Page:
Haughney and Coakley are then said to have fled the scene, though Haughney denies this and says he left to contact relatives before returning.

According to him, he had not been in contact with his friend since that incident. He speculated that he was hiding from reprisal attacks.

‘Peader helped to raise me; we were like brothers,’ Haughney added.

‘You would want to be one bad b*****d to drag your uncle out of bed when he had already died.’ 

‘Hopefully when people read my side of the story and see how I have the support of my family they’ll start to see things differently.’ 

On Monday, Doyle’s funeral was held. He will be remembered for his talent as an interior decorator and dedication to family.

Charmaine Dowling, Mr Doyle’s niece, told the church how he had treated all his nephews and nieces like his own children. 

She said: ‘You ran to him if you wanted to cry. And soon you would be dancing around the kitchen table.’ 

She recalled that he would take her feed his racing pigeons and would hum songs from Perry Como and Dean Martin while he would sing lullabies like Gilbert O’Sullivan’s Clare – the singer being his favourite artist.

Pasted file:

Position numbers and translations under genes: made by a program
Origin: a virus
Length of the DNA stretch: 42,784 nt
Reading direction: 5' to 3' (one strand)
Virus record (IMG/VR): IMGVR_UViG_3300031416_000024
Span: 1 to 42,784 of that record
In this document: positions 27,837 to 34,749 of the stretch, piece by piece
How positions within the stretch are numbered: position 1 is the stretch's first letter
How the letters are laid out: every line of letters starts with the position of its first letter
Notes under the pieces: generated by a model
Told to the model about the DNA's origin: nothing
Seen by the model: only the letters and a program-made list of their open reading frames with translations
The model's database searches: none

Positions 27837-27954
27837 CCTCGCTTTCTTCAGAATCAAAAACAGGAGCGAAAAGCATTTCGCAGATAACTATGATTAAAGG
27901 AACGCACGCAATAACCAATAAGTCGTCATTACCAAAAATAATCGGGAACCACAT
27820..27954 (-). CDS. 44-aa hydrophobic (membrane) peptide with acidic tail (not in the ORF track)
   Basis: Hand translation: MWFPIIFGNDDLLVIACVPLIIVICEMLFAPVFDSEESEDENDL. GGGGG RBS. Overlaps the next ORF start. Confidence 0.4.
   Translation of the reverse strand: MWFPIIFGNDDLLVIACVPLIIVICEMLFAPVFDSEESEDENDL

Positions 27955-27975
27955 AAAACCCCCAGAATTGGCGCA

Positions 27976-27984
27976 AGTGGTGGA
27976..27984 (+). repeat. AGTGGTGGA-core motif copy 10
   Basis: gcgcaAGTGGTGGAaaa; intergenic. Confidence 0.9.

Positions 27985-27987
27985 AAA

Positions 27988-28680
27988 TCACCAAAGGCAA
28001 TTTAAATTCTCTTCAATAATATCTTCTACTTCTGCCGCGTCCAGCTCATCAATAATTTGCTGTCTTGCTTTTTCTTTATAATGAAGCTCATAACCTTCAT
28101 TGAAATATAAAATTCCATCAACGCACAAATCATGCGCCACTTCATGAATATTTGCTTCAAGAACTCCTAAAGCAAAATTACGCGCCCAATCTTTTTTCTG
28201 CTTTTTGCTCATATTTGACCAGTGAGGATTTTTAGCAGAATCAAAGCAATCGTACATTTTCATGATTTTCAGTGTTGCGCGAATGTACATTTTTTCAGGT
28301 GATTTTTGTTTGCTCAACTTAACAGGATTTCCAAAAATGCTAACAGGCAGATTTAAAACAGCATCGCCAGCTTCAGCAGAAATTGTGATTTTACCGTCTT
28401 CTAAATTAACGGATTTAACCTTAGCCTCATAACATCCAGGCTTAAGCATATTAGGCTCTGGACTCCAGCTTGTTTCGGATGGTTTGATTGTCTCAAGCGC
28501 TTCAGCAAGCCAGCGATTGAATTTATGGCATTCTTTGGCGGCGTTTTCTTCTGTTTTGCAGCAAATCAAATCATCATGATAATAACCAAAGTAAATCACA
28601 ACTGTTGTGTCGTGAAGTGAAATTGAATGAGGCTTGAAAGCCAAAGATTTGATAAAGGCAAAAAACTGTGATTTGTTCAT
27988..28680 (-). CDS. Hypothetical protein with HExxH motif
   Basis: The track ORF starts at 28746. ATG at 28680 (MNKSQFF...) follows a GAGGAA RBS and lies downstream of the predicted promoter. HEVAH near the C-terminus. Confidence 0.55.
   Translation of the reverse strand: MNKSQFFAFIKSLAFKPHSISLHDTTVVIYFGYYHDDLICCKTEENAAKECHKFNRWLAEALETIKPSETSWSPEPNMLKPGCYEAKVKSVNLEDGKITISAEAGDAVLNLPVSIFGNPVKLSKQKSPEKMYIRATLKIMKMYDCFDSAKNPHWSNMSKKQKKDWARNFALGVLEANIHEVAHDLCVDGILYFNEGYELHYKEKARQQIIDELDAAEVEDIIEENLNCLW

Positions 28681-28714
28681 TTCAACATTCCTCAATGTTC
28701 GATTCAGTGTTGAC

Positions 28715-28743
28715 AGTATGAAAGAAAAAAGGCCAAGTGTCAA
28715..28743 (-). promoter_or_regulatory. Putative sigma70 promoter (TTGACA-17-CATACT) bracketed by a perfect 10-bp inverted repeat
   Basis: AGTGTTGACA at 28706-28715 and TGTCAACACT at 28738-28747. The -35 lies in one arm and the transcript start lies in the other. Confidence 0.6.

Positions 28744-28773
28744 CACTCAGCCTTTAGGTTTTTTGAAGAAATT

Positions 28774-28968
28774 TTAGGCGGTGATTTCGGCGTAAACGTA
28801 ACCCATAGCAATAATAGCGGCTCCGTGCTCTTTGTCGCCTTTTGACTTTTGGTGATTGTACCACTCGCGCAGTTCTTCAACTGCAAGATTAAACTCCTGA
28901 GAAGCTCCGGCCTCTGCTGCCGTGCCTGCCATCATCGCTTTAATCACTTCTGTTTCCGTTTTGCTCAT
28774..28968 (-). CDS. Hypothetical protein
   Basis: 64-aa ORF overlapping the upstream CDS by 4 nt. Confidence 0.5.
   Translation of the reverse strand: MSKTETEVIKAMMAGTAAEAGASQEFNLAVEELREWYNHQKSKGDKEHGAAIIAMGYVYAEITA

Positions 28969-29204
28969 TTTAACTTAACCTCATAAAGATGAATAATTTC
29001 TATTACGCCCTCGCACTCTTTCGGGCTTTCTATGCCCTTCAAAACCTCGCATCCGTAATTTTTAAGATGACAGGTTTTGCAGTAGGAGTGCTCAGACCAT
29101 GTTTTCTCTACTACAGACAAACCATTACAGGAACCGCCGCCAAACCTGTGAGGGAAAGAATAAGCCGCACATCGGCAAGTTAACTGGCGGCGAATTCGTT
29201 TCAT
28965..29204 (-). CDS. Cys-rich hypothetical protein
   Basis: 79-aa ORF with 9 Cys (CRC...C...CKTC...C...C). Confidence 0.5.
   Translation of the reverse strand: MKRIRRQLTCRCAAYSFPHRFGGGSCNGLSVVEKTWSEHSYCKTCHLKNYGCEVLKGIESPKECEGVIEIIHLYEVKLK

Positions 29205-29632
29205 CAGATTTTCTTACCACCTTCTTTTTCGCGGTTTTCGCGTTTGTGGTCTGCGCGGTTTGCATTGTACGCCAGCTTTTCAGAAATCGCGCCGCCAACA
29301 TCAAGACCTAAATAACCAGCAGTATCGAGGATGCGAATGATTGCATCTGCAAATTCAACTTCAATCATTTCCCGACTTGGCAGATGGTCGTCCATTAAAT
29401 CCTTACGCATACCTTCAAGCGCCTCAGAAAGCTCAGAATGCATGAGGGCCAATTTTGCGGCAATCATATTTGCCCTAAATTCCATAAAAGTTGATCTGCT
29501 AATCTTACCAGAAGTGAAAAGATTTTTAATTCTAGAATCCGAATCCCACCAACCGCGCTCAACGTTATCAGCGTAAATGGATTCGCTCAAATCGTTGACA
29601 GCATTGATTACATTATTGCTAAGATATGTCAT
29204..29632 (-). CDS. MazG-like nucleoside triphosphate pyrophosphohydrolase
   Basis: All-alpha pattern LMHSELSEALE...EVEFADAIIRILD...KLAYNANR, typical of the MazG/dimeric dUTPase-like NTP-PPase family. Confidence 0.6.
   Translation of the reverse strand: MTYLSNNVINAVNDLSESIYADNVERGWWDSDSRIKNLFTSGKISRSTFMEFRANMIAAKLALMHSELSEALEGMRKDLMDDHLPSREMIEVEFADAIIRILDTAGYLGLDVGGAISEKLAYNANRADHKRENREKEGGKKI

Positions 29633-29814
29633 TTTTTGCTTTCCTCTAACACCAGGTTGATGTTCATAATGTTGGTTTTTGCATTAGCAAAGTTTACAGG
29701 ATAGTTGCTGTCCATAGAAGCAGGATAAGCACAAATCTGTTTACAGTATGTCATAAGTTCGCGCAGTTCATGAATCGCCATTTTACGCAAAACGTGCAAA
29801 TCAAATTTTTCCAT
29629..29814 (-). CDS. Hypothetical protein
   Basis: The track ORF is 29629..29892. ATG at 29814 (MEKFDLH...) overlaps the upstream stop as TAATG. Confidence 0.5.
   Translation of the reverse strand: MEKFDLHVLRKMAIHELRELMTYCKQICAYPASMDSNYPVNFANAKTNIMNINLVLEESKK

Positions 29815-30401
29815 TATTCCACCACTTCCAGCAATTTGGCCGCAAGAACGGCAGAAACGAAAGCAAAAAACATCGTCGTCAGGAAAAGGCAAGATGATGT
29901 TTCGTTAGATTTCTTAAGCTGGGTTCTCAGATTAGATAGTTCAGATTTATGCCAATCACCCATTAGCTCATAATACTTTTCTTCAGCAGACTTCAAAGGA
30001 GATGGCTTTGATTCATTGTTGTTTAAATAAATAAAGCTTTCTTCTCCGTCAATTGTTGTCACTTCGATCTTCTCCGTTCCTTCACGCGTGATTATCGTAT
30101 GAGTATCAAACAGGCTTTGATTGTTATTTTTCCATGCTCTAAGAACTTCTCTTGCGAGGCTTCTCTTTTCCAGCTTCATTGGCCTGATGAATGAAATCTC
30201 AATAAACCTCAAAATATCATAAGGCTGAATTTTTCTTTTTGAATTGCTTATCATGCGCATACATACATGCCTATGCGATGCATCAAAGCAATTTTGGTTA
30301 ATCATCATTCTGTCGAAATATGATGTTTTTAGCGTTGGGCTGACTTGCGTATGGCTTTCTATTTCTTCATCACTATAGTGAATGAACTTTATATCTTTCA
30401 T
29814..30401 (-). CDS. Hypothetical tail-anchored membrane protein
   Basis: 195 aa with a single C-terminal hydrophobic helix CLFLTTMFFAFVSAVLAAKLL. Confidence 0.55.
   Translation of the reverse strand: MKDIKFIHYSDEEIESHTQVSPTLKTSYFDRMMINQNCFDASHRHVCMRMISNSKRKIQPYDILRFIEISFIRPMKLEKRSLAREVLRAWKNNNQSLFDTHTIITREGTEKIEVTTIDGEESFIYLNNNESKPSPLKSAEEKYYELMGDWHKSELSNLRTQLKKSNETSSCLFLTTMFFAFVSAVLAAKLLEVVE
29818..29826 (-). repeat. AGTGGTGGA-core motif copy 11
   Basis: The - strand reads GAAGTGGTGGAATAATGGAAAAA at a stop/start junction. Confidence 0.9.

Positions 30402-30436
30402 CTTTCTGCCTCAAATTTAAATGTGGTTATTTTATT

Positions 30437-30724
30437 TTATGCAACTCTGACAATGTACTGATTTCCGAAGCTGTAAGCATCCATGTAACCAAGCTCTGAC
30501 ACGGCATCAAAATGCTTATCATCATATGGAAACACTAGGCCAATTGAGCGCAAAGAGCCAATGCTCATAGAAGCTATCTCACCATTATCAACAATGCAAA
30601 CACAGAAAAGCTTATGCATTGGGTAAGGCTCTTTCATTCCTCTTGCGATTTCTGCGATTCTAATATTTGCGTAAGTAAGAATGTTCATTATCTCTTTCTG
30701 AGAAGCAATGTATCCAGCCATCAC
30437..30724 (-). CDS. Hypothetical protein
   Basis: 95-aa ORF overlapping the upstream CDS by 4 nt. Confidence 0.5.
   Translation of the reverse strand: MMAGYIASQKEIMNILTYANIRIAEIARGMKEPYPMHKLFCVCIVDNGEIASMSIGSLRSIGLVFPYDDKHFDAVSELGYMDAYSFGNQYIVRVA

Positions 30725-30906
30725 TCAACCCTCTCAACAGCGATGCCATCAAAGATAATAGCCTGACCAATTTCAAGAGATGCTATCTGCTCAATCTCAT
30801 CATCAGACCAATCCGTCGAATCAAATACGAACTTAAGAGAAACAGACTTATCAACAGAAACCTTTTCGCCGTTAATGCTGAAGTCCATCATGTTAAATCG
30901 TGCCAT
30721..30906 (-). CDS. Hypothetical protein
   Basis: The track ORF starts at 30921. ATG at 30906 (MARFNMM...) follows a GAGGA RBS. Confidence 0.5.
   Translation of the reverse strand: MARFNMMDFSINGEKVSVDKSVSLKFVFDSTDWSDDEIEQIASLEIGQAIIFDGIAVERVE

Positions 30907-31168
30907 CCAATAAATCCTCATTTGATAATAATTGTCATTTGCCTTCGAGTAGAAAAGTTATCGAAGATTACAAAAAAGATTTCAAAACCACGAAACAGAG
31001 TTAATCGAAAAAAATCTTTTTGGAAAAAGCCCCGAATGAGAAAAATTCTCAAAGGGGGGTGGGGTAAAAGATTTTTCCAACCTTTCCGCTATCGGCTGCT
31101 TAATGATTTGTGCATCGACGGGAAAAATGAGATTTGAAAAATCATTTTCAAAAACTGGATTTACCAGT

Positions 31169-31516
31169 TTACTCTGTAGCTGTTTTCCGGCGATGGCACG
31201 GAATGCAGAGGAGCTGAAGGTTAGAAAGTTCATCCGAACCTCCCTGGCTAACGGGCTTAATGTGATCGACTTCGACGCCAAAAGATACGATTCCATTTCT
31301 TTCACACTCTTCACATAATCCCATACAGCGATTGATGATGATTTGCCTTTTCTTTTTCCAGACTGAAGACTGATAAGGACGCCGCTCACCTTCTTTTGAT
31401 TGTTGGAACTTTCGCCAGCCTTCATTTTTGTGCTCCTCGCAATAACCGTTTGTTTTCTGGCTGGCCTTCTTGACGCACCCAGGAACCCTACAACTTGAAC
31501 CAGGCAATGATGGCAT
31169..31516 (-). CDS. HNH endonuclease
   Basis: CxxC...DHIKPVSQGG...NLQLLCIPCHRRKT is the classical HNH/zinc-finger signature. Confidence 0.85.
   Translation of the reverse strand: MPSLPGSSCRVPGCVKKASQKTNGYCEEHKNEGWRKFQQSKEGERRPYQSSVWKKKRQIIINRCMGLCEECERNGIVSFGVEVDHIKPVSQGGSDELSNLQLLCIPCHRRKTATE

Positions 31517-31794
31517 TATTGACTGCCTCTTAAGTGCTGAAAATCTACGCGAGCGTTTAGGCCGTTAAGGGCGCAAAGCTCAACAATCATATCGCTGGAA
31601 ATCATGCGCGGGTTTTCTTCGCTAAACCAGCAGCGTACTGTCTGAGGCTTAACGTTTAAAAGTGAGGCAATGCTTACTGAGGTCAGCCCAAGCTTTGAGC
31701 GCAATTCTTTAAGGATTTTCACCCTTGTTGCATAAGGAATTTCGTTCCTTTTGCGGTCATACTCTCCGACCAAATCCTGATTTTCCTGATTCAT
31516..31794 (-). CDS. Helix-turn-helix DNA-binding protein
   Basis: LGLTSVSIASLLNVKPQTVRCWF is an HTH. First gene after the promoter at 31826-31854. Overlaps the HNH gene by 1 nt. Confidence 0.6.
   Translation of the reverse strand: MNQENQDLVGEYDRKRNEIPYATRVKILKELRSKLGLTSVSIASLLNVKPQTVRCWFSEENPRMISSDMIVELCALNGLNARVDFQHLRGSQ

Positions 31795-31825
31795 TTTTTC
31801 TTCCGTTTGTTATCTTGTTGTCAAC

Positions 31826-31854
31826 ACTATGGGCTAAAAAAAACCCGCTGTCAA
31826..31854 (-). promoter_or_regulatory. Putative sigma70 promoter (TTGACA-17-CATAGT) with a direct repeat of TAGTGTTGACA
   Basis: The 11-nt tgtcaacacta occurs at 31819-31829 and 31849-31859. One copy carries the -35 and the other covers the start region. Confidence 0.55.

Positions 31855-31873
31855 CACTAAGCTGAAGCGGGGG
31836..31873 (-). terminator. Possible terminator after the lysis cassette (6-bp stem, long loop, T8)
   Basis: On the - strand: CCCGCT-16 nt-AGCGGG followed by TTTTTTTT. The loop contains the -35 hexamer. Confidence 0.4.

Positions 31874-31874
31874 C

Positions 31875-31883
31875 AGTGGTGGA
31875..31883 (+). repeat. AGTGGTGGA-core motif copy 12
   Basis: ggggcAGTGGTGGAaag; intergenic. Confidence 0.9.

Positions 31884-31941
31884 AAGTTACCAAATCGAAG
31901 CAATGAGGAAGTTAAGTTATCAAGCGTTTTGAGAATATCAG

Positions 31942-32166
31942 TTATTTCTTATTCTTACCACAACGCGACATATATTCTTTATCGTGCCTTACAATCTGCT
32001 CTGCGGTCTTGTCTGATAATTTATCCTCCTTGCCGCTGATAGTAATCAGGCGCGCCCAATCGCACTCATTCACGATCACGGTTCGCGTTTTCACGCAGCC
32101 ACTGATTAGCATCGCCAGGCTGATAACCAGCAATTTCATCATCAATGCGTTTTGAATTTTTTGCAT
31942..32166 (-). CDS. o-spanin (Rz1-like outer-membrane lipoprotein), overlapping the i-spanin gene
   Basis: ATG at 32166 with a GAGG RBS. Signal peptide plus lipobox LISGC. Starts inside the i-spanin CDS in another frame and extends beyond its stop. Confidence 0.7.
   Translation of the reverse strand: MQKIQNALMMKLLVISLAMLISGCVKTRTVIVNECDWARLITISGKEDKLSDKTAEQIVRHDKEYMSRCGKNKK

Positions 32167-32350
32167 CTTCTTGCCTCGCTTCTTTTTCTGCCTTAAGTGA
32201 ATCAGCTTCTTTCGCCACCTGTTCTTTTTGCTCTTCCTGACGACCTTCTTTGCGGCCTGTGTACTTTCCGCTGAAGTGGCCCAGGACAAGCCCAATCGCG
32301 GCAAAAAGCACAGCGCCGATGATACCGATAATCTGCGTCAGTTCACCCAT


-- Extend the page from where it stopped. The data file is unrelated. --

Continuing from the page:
Ms Dowling remembered her uncle Peader being a caregiver, a waiter, as well as an artist who often quoted Shakespeare. 

She referred to Peader’s love of travel which had included road trips in the US. 

On the death of his own father, he had minded his mother Annie ‘with unrivalled affection’. 

He was a quiet man, dignified in public but ‘in private he was a hero’, who would not seek recognition for caring for his family, which was most important to him. 

Ms Dowling stated: ‘His greatness was not known to many people but (was) to his family and closest friends.’ 

She concluded her tribute by saying that Peader’s family will carry his memory with them with pride.